Climate change and biodiversity loss represent a serious threat to humanity, particularly to people living in developing countries. The countries that contribute the least to global warming will suffer the most. The countries that are already struggling to feed and provide shelter to their populations will have to do with even more limited resources. In this way, climate change and biodiversity loss represent a great impediment to the achievement of the Millennium Development Goals (MDGs) (UN Convention on Biological Diversity, 2007a).
Furthermore, climate change can be a factor in civil, and international, conflict. Environmental stress is seldom the only cause of major conflicts within or among nations. Nevertheless, they can arise from the marginalization of sectors of the population and from ensuing violence. This occurs when political processes are unable to handle the effects of environmental stress resulting, for example, from climate change. Environmental stress can thus be an important part of the web of causality associated with any conflict and in some cases can act as a catalyst.
The issue of environmental degradation brings new light to bear on the traditional concepts of international peace and security. Global changes, such as climate change and biodiversity loss, call for alliances. That is why, since 1989 following the preparations for the Earth Summit, there have been major calls for environmental issues or environmental degradation to be included on the agenda of the United Nations Security Council. On 17 April 2007, the United Nations Security Council for the first time addressed the question of climate change in order to build a shared understanding of the relationship between energy, security and climate.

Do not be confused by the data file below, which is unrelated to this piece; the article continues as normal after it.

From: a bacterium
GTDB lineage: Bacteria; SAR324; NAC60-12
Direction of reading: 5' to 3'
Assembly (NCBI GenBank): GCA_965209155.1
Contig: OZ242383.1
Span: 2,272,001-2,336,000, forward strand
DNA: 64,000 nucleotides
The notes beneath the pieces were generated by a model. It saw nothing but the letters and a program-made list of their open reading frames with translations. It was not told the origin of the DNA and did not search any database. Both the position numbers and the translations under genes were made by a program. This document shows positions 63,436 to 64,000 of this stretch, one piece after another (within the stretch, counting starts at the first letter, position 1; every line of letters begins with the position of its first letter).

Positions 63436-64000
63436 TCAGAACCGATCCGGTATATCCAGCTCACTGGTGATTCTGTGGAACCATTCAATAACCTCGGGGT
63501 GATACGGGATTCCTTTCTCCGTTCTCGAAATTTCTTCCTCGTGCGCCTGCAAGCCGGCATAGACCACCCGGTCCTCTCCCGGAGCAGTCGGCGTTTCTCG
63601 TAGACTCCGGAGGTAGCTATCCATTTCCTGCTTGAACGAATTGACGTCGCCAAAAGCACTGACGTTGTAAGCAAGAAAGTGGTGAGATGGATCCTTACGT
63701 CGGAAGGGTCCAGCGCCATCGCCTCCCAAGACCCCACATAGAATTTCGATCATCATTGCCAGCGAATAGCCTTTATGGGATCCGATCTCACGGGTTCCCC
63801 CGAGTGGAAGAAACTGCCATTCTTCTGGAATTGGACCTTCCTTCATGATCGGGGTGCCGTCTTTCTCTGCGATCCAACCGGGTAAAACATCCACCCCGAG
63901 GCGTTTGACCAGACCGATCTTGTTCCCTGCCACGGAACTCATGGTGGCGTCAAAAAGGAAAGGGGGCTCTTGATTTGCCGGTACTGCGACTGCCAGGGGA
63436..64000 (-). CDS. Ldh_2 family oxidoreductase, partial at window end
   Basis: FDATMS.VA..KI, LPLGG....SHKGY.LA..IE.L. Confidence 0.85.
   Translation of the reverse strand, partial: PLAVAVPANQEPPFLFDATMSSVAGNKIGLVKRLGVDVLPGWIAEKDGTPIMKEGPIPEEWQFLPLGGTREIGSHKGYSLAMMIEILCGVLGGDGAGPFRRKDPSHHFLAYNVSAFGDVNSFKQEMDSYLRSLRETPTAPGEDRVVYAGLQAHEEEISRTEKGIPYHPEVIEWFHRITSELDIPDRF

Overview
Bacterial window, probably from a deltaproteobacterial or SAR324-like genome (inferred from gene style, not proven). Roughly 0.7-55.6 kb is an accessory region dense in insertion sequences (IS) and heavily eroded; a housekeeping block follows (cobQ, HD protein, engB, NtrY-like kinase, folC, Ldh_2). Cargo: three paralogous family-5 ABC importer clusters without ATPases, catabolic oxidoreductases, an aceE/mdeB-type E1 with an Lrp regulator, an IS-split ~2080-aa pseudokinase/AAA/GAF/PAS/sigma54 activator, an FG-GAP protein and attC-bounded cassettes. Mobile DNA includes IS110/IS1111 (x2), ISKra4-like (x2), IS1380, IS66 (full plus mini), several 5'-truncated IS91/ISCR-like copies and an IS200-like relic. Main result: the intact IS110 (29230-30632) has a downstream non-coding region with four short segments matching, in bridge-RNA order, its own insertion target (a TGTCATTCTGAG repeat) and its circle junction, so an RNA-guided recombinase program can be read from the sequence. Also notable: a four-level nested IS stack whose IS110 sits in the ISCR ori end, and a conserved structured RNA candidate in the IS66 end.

The Convention on Biological Diversity (CBD), the first and most important global agreement on the conservation and sustainable use of biodiversity, links traditional conservation efforts to the development goal of using biological resources in a sustainable manner. Fifteen years have passed since its adoption. Even though significant progress has been achieved at the local level, the relationship between the environment and development still has not been globally reconciled and important aspects of our societies such as health, peace, security and development are more than ever under threat.
At the initiative of former Secretary General of the United Nations Kofi Annan, the 2010 biodiversity target of achieving a significant reduction in the rate of loss of biodiversity by that date was incorporated within the Millennium Development Goals as a new target under Goal 7 ('Ensure environmental sustainability'). Specifically, the conservation of biodiversity is recognized for its positive contribution to poverty alleviation and development. The Conference of the Parties to the CBD (UN Convention on Biological Diversity, 2007b), at its eighth meeting, highlighted the importance of integrating climate change considerations within all relevant national policies, programmes and plans, and to rapidly develop tools for the implementation of biodiversity conservation activities that contribute to climate change adaptation.
Indeed, the resilience of ecosystems to climate change can be enhanced and the risk of damage to human and natural ecosystems reduced through the adoption of biodiversity-based adaptation and mitigation strategies. Examples of such strategies include the maintenance and restoration of native ecosystems, the protection of ecosystem services, the management of habitats for endangered species, the creation of refuges and buffer zones, and the establishment of networks of terrestrial, freshwater and marine protected areas that take into account projected changes in climate.